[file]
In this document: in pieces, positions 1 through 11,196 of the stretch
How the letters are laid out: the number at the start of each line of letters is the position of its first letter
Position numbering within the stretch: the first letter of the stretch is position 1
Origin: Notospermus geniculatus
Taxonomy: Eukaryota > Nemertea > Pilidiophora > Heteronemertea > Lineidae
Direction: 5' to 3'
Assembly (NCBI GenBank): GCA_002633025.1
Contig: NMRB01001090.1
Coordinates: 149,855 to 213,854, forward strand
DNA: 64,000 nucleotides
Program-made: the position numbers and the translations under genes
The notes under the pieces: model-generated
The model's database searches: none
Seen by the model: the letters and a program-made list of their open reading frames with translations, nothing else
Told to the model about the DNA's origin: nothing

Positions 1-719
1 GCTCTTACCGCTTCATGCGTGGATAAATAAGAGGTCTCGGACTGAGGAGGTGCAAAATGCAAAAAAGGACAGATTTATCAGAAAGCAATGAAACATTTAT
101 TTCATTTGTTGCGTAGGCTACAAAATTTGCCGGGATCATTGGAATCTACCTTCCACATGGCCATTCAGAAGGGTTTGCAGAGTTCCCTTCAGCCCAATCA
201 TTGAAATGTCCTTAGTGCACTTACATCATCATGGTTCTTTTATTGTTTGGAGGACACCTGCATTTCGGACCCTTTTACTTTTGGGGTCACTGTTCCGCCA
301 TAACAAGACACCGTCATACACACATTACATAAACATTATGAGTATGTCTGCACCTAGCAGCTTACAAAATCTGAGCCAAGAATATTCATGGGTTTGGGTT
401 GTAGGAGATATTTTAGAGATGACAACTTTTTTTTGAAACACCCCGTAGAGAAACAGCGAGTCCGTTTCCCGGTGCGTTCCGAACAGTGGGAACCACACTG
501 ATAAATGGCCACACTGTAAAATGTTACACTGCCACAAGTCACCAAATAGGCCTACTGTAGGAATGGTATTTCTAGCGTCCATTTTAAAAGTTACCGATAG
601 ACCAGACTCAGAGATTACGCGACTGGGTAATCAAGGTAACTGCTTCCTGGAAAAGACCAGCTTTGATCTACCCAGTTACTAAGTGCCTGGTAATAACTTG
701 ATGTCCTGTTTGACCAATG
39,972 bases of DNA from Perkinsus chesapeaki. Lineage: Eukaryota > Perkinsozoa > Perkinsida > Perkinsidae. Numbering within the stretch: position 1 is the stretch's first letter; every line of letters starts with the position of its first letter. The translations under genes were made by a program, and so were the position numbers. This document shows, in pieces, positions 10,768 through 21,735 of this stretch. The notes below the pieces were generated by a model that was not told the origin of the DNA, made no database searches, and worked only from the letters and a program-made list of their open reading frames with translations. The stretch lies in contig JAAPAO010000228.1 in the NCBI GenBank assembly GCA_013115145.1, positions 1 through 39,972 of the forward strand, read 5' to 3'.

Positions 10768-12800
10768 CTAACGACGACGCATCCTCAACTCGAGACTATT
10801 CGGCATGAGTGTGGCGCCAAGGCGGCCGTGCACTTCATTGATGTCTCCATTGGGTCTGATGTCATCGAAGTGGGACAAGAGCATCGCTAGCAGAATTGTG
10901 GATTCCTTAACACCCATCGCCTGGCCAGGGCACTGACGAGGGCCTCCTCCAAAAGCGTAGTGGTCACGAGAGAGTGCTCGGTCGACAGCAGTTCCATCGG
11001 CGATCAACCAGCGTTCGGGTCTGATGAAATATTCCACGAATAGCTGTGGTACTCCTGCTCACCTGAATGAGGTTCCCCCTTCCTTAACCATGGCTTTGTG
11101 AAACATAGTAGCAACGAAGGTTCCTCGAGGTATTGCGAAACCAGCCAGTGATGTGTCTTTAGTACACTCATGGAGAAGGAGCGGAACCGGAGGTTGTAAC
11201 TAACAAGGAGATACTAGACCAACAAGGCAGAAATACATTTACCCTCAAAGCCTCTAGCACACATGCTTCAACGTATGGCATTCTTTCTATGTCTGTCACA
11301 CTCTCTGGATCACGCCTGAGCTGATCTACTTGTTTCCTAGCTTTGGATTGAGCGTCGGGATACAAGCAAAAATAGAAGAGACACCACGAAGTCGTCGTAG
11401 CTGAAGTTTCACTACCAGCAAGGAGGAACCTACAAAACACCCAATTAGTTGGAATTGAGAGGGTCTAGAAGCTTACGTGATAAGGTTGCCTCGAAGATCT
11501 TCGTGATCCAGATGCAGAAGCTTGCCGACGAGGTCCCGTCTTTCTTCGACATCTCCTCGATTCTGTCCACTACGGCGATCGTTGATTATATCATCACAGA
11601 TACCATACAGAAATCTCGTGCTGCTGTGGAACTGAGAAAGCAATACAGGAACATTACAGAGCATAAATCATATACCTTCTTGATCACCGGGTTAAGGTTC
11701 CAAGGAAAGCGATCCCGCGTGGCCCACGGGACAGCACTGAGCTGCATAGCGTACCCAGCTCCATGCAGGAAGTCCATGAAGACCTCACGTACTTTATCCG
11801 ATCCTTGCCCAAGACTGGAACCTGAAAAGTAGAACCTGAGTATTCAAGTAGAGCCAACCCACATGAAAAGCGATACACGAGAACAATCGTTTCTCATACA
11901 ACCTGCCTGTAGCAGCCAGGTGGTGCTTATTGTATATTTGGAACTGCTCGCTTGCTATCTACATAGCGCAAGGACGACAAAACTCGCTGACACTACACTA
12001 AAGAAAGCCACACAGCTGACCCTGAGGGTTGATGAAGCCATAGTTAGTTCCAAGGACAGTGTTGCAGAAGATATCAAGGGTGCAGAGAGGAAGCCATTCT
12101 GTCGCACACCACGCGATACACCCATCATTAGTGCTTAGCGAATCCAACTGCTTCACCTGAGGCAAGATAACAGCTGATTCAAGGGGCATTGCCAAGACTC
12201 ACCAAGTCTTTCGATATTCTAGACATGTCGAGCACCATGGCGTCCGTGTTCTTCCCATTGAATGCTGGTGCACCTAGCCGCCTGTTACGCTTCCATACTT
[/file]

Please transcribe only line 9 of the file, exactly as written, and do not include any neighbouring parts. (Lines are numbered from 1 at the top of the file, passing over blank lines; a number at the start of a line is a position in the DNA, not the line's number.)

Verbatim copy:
Coordinates: 149,855 to 213,854, forward strand